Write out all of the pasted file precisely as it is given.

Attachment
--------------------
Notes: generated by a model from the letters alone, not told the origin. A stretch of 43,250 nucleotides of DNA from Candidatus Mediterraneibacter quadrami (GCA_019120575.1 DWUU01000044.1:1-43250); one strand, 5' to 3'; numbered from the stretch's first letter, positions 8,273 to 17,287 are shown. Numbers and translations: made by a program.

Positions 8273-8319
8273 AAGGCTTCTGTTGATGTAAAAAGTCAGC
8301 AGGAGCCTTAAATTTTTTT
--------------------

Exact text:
Notes: generated by a model from the letters alone, not told the origin. A stretch of 43,250 nucleotides of DNA from Candidatus Mediterraneibacter quadrami (GCA_019120575.1 DWUU01000044.1:1-43250); one strand, 5' to 3'; numbered from the stretch's first letter, positions 8,273 to 17,287 are shown. Numbers and translations: made by a program.

Positions 8273-8319
8273 AAGGCTTCTGTTGATGTAAAAAGTCAGC
8301 AGGAGCCTTAAATTTTTTT